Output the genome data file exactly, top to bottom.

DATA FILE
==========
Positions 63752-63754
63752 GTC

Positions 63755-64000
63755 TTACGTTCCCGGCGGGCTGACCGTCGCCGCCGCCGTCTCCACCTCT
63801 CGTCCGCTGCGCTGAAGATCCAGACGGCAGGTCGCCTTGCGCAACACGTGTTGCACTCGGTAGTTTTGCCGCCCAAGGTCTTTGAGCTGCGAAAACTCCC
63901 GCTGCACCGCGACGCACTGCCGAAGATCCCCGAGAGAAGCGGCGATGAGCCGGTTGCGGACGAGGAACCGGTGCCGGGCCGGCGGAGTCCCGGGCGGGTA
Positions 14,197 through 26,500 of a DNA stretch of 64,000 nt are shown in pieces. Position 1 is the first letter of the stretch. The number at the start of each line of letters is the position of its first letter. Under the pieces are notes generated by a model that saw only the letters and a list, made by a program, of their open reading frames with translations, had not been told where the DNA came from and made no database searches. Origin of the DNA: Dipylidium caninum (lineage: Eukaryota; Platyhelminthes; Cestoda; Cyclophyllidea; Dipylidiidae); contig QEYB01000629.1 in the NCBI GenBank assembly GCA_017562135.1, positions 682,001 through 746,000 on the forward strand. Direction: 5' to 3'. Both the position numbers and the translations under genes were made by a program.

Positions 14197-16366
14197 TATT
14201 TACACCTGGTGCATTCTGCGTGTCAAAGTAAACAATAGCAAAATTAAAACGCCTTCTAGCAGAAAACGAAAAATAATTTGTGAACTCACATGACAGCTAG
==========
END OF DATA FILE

Positions 63752-63754
63752 GTC

Positions 63755-64000
63755 TTACGTTCCCGGCGGGCTGACCGTCGCCGCCGCCGTCTCCACCTCT
63801 CGTCCGCTGCGCTGAAGATCCAGACGGCAGGTCGCCTTGCGCAACACGTGTTGCACTCGGTAGTTTTGCCGCCCAAGGTCTTTGAGCTGCGAAAACTCCC
63901 GCTGCACCGCGACGCACTGCCGAAGATCCCCGAGAGAAGCGGCGATGAGCCGGTTGCGGACGAGGAACCGGTGCCGGGCCGGCGGAGTCCCGGGCGGGTA
Positions 14,197 through 26,500 of a DNA stretch of 64,000 nt are shown in pieces. Position 1 is the first letter of the stretch. The number at the start of each line of letters is the position of its first letter. Under the pieces are notes generated by a model that saw only the letters and a list, made by a program, of their open reading frames with translations, had not been told where the DNA came from and made no database searches. Origin of the DNA: Dipylidium caninum (lineage: Eukaryota; Platyhelminthes; Cestoda; Cyclophyllidea; Dipylidiidae); contig QEYB01000629.1 in the NCBI GenBank assembly GCA_017562135.1, positions 682,001 through 746,000 on the forward strand. Direction: 5' to 3'. Both the position numbers and the translations under genes were made by a program.

Positions 14197-16366
14197 TATT
14201 TACACCTGGTGCATTCTGCGTGTCAAAGTAAACAATAGCAAAATTAAAACGCCTTCTAGCAGAAAACGAAAAATAATTTGTGAACTCACATGACAGCTAG